Sex offender in custody for breaching order
A sex offender released just months ago was back behind bars yesterday after it was alleged he breached a supervision order.
Junius Caines appeared in the Supreme Court, where it was claimed he had broken his curfew, failed a urine test for drugs and alcohol and did not charge his electronic monitoring device for nine days.
Nicole Smith, for the Crown, told the court that Caines was warned about his breaches on December 3 — but broke his curfew again the same night.
Caines, 50, was jailed last year for an attempted rape of a woman in 2016 and was released from custody in June.
Ms Smith added that Caines’s probation officer had suggested a more intensive treatment programme might be needed.
But lawyer Jonathan White, for Caines, said he had enrolled in the Turning Point drug treatment programme and was doing well.
Puisne Judge Charles-Etta Simmons said the combination of drugs and a lack of supervision formed a “toxic mix” for Caines.
She added: “That toxic mix is coming and the court has a duty to protect the public and Mr Caines.
“The safety and wellbeing of the community is at risk if the court accepts the reports made against him, and the court does accept those reports.”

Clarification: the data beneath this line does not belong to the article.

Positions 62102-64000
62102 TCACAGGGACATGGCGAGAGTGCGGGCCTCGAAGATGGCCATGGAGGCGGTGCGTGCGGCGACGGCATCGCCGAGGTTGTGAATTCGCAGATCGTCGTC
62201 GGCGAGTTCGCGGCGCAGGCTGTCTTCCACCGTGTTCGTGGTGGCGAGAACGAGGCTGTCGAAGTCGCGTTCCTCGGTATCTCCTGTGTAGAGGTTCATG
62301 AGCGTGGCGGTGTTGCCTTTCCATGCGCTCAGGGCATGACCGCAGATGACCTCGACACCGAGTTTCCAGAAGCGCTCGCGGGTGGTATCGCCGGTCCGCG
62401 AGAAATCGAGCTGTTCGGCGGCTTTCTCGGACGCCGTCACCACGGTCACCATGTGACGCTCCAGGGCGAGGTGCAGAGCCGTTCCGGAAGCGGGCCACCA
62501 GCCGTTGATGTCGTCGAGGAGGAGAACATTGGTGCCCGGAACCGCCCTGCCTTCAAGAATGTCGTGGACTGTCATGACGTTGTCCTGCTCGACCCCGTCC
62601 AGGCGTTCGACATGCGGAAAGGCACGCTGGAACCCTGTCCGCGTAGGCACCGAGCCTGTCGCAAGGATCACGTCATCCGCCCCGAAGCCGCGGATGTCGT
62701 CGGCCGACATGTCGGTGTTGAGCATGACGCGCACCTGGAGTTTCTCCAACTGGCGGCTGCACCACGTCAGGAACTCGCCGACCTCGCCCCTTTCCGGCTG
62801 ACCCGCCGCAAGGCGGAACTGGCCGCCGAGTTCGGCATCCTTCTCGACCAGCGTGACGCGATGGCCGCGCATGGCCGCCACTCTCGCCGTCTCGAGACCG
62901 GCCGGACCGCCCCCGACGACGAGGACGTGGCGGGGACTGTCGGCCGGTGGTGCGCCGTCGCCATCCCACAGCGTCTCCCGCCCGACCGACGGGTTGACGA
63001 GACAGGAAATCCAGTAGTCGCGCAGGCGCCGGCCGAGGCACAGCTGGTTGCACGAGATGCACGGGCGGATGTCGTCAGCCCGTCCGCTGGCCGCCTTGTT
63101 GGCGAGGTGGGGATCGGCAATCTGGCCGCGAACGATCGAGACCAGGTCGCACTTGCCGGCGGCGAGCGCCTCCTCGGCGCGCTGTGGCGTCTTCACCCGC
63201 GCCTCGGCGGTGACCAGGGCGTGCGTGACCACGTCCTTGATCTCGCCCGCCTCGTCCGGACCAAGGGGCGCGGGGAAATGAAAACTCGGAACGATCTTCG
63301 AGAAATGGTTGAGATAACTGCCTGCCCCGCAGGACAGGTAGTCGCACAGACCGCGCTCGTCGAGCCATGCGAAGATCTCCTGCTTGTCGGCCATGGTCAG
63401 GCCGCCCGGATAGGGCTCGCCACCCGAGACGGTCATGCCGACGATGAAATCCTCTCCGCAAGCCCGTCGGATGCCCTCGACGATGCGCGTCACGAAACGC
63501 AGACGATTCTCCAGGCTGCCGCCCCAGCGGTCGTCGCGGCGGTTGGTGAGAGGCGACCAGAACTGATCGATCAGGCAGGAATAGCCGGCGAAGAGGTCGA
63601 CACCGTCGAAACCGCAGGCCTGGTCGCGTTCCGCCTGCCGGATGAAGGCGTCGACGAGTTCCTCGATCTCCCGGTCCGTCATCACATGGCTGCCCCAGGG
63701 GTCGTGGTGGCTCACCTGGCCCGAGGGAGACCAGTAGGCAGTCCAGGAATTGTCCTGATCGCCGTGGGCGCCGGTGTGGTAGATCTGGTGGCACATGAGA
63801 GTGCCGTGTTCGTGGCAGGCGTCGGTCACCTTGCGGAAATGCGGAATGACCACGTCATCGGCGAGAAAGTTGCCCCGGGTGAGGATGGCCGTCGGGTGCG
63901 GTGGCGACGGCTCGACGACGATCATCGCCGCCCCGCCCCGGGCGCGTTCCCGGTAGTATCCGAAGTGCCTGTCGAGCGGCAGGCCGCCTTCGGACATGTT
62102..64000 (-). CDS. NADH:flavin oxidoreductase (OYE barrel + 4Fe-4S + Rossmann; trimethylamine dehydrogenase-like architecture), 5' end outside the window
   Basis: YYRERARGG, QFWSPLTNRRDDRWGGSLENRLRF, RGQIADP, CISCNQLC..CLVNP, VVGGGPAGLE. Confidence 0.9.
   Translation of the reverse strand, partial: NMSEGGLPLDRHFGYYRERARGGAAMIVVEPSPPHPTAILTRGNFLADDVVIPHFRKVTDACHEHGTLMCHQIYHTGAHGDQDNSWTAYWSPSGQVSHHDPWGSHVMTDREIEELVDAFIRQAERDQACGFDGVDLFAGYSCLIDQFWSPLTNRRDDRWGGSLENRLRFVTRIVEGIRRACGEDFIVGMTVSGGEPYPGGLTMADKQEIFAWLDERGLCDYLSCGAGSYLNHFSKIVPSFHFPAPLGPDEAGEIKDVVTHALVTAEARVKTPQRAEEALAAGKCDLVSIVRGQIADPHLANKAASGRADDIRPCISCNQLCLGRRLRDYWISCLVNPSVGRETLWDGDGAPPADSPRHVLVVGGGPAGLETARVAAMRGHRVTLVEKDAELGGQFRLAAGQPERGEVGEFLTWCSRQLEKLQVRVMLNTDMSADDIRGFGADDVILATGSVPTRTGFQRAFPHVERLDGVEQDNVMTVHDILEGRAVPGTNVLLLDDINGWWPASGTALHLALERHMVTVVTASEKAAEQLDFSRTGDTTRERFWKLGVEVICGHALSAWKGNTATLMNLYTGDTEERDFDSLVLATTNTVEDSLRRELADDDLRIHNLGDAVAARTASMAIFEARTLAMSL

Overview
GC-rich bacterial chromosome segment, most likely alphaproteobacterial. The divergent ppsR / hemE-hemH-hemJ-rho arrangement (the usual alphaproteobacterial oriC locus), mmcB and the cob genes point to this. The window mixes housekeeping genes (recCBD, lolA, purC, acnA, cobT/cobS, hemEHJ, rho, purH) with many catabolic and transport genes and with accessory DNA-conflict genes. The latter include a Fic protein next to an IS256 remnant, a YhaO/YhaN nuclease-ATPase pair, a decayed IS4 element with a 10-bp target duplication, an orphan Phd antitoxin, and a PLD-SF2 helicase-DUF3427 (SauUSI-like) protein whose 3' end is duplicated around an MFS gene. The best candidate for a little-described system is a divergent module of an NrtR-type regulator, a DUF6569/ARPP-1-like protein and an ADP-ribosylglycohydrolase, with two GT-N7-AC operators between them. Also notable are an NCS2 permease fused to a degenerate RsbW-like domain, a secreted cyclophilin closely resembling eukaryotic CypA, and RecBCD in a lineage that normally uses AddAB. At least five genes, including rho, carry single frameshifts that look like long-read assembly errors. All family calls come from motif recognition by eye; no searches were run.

Mrs Justice Simmons remanded Caines in custody until December 20 so the Crown could decide if it wanted to prosecute Caines in Magistrates’ Court for the alleged breaches or make inquiries about more intensive treatment programmes which could assist him.
Caines was arrested on August 6, 2016 after he followed and attacked a woman outside her Hamilton home.
The Supreme Court heard Caines grabbed her from behind and threw her to the ground, but a group of passers-by heard the noise and came to the woman’s aid.
Caines admitted the offence and was sentenced to three years in prison, to be followed with a five-year supervision order.
He was released on June 24 with conditions that included he abide by an 8pm to 7am curfew, abstain from the use of alcohol or drugs and receive treatment.
The Crown argued that he should wear an electronic tag as part of the conditions of his supervision order.
In a hearing before his release, Caines claimed the monitoring device released “radiation” and that it would cause him pain due to a leg injury suffered in a traffic collision.
Mrs Justice Simmons allowed Caines to be released without a device on an interim supervision order, but he was ordered to provide the court with evidence to support his claims.
The judge ordered in September that he would have to wear the device after no evidence was provided.
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